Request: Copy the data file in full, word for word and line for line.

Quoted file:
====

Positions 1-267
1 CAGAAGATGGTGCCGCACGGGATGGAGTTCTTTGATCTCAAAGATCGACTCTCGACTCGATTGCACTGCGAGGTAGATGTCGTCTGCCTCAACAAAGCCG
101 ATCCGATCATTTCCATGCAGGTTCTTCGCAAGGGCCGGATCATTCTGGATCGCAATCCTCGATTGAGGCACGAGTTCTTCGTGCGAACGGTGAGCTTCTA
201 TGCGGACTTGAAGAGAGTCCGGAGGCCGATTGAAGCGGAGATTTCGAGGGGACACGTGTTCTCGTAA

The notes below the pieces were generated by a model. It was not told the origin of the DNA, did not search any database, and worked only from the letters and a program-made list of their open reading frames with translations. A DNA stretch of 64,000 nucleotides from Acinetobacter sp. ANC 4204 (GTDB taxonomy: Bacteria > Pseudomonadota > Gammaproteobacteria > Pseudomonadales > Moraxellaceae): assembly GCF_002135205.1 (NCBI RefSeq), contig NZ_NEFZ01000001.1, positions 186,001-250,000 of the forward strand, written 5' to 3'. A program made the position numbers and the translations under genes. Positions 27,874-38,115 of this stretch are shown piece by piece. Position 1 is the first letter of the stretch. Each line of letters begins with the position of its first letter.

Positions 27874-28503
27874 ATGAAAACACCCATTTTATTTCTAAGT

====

Positions 1-267
1 CAGAAGATGGTGCCGCACGGGATGGAGTTCTTTGATCTCAAAGATCGACTCTCGACTCGATTGCACTGCGAGGTAGATGTCGTCTGCCTCAACAAAGCCG
101 ATCCGATCATTTCCATGCAGGTTCTTCGCAAGGGCCGGATCATTCTGGATCGCAATCCTCGATTGAGGCACGAGTTCTTCGTGCGAACGGTGAGCTTCTA
201 TGCGGACTTGAAGAGAGTCCGGAGGCCGATTGAAGCGGAGATTTCGAGGGGACACGTGTTCTCGTAA

The notes below the pieces were generated by a model. It was not told the origin of the DNA, did not search any database, and worked only from the letters and a program-made list of their open reading frames with translations. A DNA stretch of 64,000 nucleotides from Acinetobacter sp. ANC 4204 (GTDB taxonomy: Bacteria > Pseudomonadota > Gammaproteobacteria > Pseudomonadales > Moraxellaceae): assembly GCF_002135205.1 (NCBI RefSeq), contig NZ_NEFZ01000001.1, positions 186,001-250,000 of the forward strand, written 5' to 3'. A program made the position numbers and the translations under genes. Positions 27,874-38,115 of this stretch are shown piece by piece. Position 1 is the first letter of the stretch. Each line of letters begins with the position of its first letter.

Positions 27874-28503
27874 ATGAAAACACCCATTTTATTTCTAAGT